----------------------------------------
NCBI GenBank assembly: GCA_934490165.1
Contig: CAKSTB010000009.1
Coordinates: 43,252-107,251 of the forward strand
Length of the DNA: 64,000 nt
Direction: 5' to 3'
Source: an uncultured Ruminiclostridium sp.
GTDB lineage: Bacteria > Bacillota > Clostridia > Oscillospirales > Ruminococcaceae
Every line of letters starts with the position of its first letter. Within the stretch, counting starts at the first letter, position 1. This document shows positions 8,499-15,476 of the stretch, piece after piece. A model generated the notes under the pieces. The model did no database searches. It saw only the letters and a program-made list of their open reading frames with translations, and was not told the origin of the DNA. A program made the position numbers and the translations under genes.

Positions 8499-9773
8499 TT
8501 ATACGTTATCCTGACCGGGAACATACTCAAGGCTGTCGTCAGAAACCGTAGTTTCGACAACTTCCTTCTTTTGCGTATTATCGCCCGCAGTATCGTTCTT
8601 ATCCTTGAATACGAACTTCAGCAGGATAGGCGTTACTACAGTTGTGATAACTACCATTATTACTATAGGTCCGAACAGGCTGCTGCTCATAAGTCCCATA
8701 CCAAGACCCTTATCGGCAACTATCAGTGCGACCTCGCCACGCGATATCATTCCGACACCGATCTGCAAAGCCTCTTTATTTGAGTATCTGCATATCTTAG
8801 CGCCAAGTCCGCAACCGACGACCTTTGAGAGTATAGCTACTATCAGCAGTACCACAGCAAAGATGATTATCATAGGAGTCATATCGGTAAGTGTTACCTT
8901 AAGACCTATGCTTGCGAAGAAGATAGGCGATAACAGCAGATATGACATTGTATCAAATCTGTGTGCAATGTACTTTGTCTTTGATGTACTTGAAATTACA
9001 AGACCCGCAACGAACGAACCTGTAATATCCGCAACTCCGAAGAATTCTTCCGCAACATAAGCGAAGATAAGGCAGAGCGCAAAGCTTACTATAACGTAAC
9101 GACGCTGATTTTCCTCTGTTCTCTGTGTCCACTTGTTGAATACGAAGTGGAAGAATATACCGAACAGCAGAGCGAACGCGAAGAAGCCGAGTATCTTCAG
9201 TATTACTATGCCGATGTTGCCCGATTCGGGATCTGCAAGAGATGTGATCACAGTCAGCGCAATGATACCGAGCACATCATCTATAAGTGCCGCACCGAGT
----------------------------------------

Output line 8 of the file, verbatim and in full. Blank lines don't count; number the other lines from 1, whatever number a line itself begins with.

Every line of letters starts with the position of its first letter. Within the stretch, counting starts at the first letter, position 1. This document shows positions 8,499-15,476 of the stretch, piece after piece. A model generated the notes under the pieces. The model did no database searches. It saw only the letters and a program-made list of their open reading frames with translations, and was not told the origin of the DNA. A program made the position numbers and the translations under genes.